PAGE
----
Forum for Science, Industry and Business

Sponsored by:     3M 
Search our Site:

 

New system to lead to safer drugs for tropical disease Leishmaniasis

04.10.2007
The fight against the deadly tropical disease Leishmaniasis, also known as black fever, has been boosted by scientists at the University of Durham, whose new screening system has raised the possibility of new, safer drugs. The work is highlighted in the quarterly magazine of the Biotechnology and Biological Sciences Research Council (BBSRC) this week.

Leishmaniasis is a parasitic disease found largely in the tropics which the World Health Organisation has estimated infects 12 million people worldwide each year. In the tropical regions Leishmaniasis is transmitted by sandflies but more recently cases have been reported in Europe among intravenous drug users with HIV. The parasite is a protozoan, a single-celled microbe, which causes symptoms ranging from skin sores to a swollen spleen or liver. If not treated, the more damaging forms of the disease can lead to death.

Many drugs against these types of parasites have toxic side effects, and can result in the death of one in ten patients. Development of safe treatments has been hampered up by the similarity between the biochemical processes of the pathogen and its human host.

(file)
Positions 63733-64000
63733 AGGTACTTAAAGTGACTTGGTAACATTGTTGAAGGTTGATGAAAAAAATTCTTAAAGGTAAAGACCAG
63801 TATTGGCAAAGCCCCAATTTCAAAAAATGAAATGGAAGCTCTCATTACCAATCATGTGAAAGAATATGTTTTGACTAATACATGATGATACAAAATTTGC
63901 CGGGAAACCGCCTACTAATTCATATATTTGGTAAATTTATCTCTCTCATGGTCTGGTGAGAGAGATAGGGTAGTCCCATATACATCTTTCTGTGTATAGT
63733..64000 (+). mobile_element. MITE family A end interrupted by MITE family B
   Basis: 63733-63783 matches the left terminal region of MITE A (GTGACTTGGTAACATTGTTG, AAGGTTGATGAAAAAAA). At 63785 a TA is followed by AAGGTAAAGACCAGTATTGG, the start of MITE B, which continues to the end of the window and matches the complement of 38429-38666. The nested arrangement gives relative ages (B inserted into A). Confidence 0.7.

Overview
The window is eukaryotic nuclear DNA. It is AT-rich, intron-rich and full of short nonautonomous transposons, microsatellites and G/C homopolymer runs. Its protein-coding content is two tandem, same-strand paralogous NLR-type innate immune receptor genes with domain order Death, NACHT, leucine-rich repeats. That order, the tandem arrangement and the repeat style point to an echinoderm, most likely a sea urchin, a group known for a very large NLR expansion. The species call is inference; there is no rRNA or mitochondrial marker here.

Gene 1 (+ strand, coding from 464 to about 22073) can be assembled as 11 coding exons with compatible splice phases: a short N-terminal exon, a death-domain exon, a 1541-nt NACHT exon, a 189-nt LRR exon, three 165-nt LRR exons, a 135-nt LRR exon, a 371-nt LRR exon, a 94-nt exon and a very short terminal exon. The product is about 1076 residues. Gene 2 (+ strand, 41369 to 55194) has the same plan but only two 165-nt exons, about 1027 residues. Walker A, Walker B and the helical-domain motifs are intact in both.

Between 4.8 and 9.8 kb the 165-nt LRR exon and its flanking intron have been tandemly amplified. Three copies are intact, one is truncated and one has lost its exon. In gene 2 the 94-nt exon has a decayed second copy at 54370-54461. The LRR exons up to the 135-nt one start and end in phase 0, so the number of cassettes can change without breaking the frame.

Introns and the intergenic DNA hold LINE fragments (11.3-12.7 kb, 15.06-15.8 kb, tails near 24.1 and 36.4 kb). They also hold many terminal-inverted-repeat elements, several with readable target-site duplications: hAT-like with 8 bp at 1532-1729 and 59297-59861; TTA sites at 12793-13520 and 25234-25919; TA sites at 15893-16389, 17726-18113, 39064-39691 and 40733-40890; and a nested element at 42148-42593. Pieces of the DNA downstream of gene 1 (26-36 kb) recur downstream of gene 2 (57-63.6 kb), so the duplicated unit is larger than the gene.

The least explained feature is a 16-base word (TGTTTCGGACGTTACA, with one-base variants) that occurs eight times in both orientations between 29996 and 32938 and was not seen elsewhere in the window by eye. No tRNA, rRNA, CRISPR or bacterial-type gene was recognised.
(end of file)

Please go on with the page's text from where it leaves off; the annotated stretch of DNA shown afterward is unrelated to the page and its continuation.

However, researchers at Durham University have now developed a screening system to provide new insight into the biochemical processes at play. As a result they have identified and characterised a key enzyme which helps produce an essential cell component of protozoa called a 'complex sphingolipid', plus an inhibitor which specifically acts against this enzyme. The team have recently filed a patent for the system, which could be used in the search for non-toxic anti-protozoan drugs.

... more about:
»Disease »Leishmaniasis »enzyme »protozoa »tropical

Dr Paul Denny, research leader, explains: "Identifying both the enzyme responsible for the complex sphingolipid component of protozoa plus the inhibitor which acts against this enzyme is very significant. It has marked implications in the search for anti-protozoan drugs with reduced side-effects, as knowing how to block this enzyme could prevent the production of the complex sphingolipid and thus prevent the protozoa from establishing infection.

"Potentially we can rapidly screen thousands of compounds for inhibitory effects against this enzyme. It provides a much quicker means of identifying inhibitors with the potential for drug development than is standardly used.

"Our next step is to understand the structure and mechanism of this enzyme to help inform rational drug design."

The research is supported by BBSRC. Prof Nigel Brown, BBSRC Director of Science and Technology commented: "Leishmaniasis is an extremely damaging disease which threatens 350 million people in 88 countries around the world. This research demonstrates how important fundamental bioscience research is to developing life-saving pharmaceuticals, and should provide hope to people in affected regions."

Michelle Kilfoyle | alfa
Further information:
http://www.bbsrc.ac.uk

Further reports about: Disease Leishmaniasis enzyme protozoa tropical

More articles from Life Sciences:

nachricht Tag it EASI – a new method for accurate protein analysis
20.06.2018 | Max-Planck-Institut für Biochemie

nachricht How to track and trace a protein: Nanosensors monitor intracellular deliveries
19.06.2018 | Universität Basel

All articles from Life Sciences >>>

The most recent press releases about innovation >>>

Die letzten 5 Focus-News des innovations-reports im Überblick: